How to Photograph Mushrooms : Fine Art Photography

Introduction;

In this blog, I will underline my process for shooting Mycological ‘portraits’. Why use the word portrait?  Maybe it’s because I’ve been fascinated by mushrooms since I was young; but, if you do a little research you’ll find that they in fact share some similarities with humans! As with shooting portraits of people, it’s always a lot of fun to experiment with different lighting techniques when shooting mushrooms; generally they live in dark places so it makes sense from a photographic point of view too.

Given that it’s now Autumn, the time is right to head into your local woodland to discover a world largely unseen. The woods really come to life in the Autumn, with stunning displays of colour, succulent scents & plenty of little scenes for you to explore!

 

1. Choosing your Location;

Though you’ll find mushrooms growing in both deciduous & non-deciduous woodlands, I prefer to explore deciduous locations as there’s often a lot more on offer, a lot more variety & a lot more space to explore. I’ll generally explore woodlands that are close to a river, with steep embankments - this usually means that conditions will be reliably damp & I’ll have plenty of opportunities for shooting/lighting at different angles. 

This False Deathcap (Amanita Citrina) was growing on the edge of an embankment, allowing me to shoot upwards with lighting from above & from the side.

This False Deathcap (Amanita Citrina) was growing on the edge of an embankment, allowing me to shoot upwards with lighting from above & from the side.

2. Choosing a Subject;

Once you’ve explored your location, you’ll want to find a subject that pique’s your interest. Look for interesting formations, colouration, contrasting visual traits or characteristics such as relationships between a group of mushrooms. You’ll want a scene which isn’t too cluttered, so look for subjects that have a clearly defined space within their landscape. Personally, I won’t enhance a scene by moving undergrowth debris etc as I don’t want to affect the ecosystem at all.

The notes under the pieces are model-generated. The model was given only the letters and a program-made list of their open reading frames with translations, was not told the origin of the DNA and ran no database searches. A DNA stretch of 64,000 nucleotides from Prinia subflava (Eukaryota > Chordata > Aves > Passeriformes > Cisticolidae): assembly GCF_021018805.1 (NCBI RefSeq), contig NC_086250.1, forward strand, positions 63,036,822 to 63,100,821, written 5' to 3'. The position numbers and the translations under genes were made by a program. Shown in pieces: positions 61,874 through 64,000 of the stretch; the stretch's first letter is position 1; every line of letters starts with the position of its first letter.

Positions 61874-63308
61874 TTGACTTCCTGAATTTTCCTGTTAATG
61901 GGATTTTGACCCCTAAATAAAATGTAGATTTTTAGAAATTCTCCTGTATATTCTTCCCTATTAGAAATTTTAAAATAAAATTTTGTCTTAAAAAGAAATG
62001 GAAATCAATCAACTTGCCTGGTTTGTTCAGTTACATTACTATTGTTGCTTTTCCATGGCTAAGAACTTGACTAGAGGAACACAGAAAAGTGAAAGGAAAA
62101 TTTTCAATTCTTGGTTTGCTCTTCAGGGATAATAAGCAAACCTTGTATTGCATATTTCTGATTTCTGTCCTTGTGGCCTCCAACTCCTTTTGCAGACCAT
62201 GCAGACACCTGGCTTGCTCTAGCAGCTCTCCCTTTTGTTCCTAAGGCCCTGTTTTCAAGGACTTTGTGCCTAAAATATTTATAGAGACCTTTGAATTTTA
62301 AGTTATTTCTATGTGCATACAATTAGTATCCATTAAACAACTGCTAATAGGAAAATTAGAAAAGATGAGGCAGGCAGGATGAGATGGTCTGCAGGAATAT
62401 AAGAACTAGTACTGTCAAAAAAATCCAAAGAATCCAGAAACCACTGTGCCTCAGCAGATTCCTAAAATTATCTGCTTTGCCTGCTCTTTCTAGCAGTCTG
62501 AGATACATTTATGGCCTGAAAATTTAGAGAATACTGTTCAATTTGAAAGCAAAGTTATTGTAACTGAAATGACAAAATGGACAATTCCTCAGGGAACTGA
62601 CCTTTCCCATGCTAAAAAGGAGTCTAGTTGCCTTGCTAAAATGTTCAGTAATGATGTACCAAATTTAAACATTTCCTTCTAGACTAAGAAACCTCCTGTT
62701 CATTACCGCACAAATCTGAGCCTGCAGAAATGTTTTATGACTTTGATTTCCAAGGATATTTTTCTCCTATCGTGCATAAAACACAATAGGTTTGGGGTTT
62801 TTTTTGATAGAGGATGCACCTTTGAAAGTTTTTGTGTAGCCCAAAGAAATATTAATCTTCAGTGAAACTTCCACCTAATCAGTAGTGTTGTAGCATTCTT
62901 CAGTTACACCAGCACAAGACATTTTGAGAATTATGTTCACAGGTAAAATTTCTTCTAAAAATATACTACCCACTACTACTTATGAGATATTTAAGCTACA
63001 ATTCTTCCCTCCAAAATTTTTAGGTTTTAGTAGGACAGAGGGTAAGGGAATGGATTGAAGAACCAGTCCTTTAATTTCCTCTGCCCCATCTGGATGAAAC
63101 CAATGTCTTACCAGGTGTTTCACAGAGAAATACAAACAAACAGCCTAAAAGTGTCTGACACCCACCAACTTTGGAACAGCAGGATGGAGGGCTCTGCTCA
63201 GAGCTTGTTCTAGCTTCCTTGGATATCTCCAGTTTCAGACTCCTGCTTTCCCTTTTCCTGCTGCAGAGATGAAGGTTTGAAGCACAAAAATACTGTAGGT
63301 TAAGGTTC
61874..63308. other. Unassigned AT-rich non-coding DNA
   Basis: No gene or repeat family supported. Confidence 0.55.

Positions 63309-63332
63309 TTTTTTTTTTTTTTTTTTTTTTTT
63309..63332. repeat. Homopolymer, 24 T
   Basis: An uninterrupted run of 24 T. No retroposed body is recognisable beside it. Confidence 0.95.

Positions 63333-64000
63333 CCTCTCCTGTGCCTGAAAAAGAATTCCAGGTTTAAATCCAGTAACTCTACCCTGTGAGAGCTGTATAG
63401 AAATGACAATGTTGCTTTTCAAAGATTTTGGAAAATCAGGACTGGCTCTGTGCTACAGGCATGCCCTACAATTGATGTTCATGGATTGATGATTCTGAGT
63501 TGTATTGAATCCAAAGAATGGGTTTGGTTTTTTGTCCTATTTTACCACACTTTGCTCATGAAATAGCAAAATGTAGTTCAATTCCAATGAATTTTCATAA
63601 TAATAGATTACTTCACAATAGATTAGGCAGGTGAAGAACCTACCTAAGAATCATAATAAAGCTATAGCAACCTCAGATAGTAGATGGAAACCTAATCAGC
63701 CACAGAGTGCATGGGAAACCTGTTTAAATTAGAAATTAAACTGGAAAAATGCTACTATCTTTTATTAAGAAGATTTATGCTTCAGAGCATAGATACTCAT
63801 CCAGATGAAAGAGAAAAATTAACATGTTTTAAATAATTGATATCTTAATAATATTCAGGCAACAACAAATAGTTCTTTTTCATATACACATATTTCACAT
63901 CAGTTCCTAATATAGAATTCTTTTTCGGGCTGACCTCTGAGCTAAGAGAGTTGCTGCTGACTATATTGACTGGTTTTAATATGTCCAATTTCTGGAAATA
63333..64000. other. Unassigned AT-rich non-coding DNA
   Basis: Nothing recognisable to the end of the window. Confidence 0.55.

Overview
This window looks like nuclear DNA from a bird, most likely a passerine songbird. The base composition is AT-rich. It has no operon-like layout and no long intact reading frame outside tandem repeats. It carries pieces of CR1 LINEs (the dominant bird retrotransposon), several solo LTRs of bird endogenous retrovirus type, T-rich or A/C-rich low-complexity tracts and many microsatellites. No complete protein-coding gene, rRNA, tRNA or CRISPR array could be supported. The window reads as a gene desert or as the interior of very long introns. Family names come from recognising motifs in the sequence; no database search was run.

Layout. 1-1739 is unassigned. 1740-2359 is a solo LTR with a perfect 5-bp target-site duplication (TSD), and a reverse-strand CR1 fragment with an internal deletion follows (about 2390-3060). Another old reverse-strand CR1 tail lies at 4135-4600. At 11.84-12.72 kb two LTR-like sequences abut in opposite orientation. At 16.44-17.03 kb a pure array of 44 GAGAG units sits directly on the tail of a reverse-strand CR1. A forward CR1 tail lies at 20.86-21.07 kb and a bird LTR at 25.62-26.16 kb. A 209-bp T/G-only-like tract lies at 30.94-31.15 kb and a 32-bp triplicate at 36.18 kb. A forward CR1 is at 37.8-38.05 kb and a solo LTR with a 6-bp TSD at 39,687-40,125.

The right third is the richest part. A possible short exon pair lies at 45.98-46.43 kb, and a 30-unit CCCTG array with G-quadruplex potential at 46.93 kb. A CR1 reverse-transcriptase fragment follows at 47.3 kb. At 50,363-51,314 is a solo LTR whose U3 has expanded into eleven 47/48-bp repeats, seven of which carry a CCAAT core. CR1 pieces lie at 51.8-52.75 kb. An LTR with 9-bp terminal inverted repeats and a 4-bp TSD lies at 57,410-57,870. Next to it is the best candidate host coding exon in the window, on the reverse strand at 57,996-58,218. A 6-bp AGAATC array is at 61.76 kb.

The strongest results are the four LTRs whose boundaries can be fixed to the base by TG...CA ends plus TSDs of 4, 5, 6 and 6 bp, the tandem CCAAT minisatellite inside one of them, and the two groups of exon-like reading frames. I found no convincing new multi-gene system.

I found this wonderful Chanterelle (  Cantharellus Cibarius)   sheltering underneath the remnants of an old Birch; note the uncluttered area around its base & the photobombing insect to the left of the stem!

I found this wonderful Chanterelle (Cantharellus Cibarius) sheltering underneath the remnants of an old Birch; note the uncluttered area around its base & the photobombing insect to the left of the stem!

3. Composing your Scene;

Now that you’ve found your subject, you’ll want to compose your scene. I generally look at my subject from every angle & experiment with perspective until I find a position that really enhances the scene. Once you have your position, look at your foreground/background in relation to your subject; do you want it in focus or do you want it blurred? I like to shoot at larger apertures (lower f-stops) as it allows me to draw attention to my subject. It also has the benefit of creating an attractive blur or Bokeh around the subject. However; sometimes you’ll want everything in focus and a smaller aperture (higher f-stops) will help you to achieve this.

With mushrooms you have the choice of shooting from above for an overhead perspective, full frontal for an ‘eyeline’ perspective or from below for a really intimate & interesting perspective that isn’t usually seem. Each of these different perspectives offer exciting opportunities for lighting, so keep this in mind when finding your camera position.

Note; You’ll want either a lens with a close focusing distance, macro capabilities or a couple of ‘extension tubes’  to really get in about your subject at an intimate level. When shooting intimate scenes at close range or on a macro spectrum, I’ll generally use a lens with a variable focal distance (or zoom) as this allows me to easily pull in/out of a scene & recompose without having to move my tripod in tight situations.